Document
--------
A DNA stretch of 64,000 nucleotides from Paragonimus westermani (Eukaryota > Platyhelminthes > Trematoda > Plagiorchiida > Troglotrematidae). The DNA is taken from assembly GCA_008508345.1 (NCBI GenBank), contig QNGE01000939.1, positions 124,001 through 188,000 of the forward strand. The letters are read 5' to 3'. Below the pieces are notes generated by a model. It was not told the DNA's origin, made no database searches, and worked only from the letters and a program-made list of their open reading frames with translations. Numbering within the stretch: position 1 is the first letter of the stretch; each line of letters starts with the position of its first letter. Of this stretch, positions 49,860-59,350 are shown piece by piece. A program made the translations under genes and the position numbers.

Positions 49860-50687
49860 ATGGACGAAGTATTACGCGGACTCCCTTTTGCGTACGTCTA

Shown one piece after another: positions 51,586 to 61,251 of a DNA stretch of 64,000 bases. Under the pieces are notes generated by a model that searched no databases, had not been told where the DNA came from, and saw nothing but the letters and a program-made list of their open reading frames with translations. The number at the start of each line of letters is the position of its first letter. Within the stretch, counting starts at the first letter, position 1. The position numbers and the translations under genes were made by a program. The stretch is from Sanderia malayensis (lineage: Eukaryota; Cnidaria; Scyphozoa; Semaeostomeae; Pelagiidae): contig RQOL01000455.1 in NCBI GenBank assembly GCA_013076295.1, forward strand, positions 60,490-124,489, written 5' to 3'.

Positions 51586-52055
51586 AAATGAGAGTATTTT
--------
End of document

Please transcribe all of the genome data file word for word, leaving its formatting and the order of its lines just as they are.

A DNA stretch of 64,000 nucleotides from Paragonimus westermani (Eukaryota > Platyhelminthes > Trematoda > Plagiorchiida > Troglotrematidae). The DNA is taken from assembly GCA_008508345.1 (NCBI GenBank), contig QNGE01000939.1, positions 124,001 through 188,000 of the forward strand. The letters are read 5' to 3'. Below the pieces are notes generated by a model. It was not told the DNA's origin, made no database searches, and worked only from the letters and a program-made list of their open reading frames with translations. Numbering within the stretch: position 1 is the first letter of the stretch; each line of letters starts with the position of its first letter. Of this stretch, positions 49,860-59,350 are shown piece by piece. A program made the translations under genes and the position numbers.

Positions 49860-50687
49860 ATGGACGAAGTATTACGCGGACTCCCTTTTGCGTACGTCTA

Shown one piece after another: positions 51,586 to 61,251 of a DNA stretch of 64,000 bases. Under the pieces are notes generated by a model that searched no databases, had not been told where the DNA came from, and saw nothing but the letters and a program-made list of their open reading frames with translations. The number at the start of each line of letters is the position of its first letter. Within the stretch, counting starts at the first letter, position 1. The position numbers and the translations under genes were made by a program. The stretch is from Sanderia malayensis (lineage: Eukaryota; Cnidaria; Scyphozoa; Semaeostomeae; Pelagiidae): contig RQOL01000455.1 in NCBI GenBank assembly GCA_013076295.1, forward strand, positions 60,490-124,489, written 5' to 3'.

Positions 51586-52055
51586 AAATGAGAGTATTTT